Embattled Tong Yang Group is suffering through a liquidity crisis as creditors and its sister group refused to help the country’s 38th-largest conglomerate.
Its condition is showing signs of improvement as the group founder‘s wife is determined to save her oldest daughter, who is the vice chairwoman of the group, after her younger daughter rejected the rescue request. But it remains yet to be seen whether the conglomerate will be able to tide over financial squeeze.
|Tong Yang Group chairman Hyun Jae-hyun|
The situation involves family relations among Seonam Foundation (owned by Lee Gwan-hee), Tong Yang Group (whose vice chairwoman is Lee’s eldest daughter) and Orion Group (whose vice chairwoman is Lee’s second daughter).
According to the financial investment industry on Tuesday, the Seonam Foundation chairwoman has decided to provide the strained Tong Yang Group with 159,000 Orion Group shares, worth 150 billion won ($136 million), as a type of bailout fund.
Lee’s stock donation came the day after Orion Group clarified that it had no plans to rescue Tong Yang. The chairmen of Tong Yang and Orion are Lee’s two sons-in-law: Hyun Jae-hyun and Tam Chul-kon.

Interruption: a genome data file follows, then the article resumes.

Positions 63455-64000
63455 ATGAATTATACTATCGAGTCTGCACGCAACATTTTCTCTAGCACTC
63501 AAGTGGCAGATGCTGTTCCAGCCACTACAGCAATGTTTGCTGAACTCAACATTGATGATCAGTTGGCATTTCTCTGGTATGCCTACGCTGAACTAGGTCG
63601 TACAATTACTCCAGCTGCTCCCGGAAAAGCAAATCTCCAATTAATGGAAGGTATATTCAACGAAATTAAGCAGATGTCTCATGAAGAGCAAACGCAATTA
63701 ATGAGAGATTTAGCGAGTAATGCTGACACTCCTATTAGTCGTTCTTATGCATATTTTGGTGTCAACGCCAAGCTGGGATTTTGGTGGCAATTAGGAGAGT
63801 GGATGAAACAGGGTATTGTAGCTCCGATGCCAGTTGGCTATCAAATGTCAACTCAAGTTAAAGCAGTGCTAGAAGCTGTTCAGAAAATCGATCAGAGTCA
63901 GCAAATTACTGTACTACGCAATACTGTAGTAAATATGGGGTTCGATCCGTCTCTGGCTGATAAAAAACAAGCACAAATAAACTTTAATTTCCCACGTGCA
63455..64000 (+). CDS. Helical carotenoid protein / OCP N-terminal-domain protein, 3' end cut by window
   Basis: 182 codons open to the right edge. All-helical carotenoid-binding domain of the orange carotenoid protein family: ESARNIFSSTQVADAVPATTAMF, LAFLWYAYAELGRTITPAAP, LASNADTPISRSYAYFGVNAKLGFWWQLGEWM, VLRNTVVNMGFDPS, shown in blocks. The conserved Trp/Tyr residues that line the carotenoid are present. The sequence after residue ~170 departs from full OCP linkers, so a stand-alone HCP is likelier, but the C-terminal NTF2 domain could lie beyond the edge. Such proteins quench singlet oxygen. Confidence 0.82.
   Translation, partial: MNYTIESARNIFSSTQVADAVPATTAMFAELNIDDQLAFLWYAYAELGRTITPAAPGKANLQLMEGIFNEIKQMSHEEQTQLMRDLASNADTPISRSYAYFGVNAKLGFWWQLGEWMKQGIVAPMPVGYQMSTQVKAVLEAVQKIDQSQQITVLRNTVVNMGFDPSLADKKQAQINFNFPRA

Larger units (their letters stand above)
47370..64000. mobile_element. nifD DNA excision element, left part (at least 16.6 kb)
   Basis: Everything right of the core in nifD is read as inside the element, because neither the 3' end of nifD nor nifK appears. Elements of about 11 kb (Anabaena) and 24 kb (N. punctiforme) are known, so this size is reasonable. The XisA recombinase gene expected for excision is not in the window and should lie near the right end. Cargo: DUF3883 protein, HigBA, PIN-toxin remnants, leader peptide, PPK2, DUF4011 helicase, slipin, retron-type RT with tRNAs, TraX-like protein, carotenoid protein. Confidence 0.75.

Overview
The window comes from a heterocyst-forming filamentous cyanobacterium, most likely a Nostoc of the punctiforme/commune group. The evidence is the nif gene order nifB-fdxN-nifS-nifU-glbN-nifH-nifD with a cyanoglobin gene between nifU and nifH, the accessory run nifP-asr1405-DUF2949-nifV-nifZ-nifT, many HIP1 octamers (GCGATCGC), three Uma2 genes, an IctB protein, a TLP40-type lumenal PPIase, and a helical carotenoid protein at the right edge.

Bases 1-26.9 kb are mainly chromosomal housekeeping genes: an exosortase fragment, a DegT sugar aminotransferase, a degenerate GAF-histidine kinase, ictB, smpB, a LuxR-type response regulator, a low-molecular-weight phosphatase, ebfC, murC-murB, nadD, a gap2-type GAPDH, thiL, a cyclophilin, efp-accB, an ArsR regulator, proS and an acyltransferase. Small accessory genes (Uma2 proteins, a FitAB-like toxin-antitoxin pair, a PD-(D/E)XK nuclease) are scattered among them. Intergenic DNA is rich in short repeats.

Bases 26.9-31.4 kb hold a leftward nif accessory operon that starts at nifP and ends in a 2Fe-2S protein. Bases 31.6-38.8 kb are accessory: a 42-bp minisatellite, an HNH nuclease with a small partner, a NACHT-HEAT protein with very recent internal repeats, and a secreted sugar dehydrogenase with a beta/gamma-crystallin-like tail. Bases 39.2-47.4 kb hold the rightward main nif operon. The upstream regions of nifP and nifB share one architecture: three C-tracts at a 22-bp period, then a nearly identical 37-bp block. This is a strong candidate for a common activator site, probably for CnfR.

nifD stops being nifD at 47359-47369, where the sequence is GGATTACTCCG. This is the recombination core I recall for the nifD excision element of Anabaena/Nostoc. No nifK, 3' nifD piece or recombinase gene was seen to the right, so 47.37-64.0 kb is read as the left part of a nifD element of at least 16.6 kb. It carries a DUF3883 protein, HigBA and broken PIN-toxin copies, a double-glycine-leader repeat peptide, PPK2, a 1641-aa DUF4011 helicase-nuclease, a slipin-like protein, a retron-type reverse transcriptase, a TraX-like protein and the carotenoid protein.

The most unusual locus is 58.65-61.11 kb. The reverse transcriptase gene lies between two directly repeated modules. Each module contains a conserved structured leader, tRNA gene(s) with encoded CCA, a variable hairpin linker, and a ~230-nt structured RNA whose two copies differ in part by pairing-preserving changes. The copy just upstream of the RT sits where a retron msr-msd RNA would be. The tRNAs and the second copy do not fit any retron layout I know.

Tam and his wife, in their message to employees, hinted that the rejection was made to protect shareholders and secure Orion’s financial soundness.
Tong Yang and Orion had been sister companies before the latter spun off in 2001. The two once-affiliates were established in 1956 by Lee’s late husband Lee Yang-gu.
Lee reportedly failed to persuade her second daughter and Orion chief Tam into rescuing Tong Yang.
While Orion saw its assets remarkably expand on the back of its exclusive sports-betting business Sportstoto over the past few years, Tong Yang has been suffering cash flow problems due to the sagging performances of some of its units.
Tong Yang Group is saddled with maturing debt, including commercial paper issued by its subsidiaries, totaling 1.1 trillion won.
As some market observers raise the possibility of a default in Tong Yang, financial regulators are rolling up their sleeves to minimize woes by dispatching a group of inspectors to the group’s financial units such as Tong Yang Securities and Tong Yang Life Insurance.
Some analysts predicted that the Financial Supervisory Service may eventually instruct major commercial banks to bail out the cash-strapped conglomerate.
To prevent dishonored bills, the group is reportedly considering auctioning off some of its business units.
By Kim Yon-se (firstname.lastname@example.org)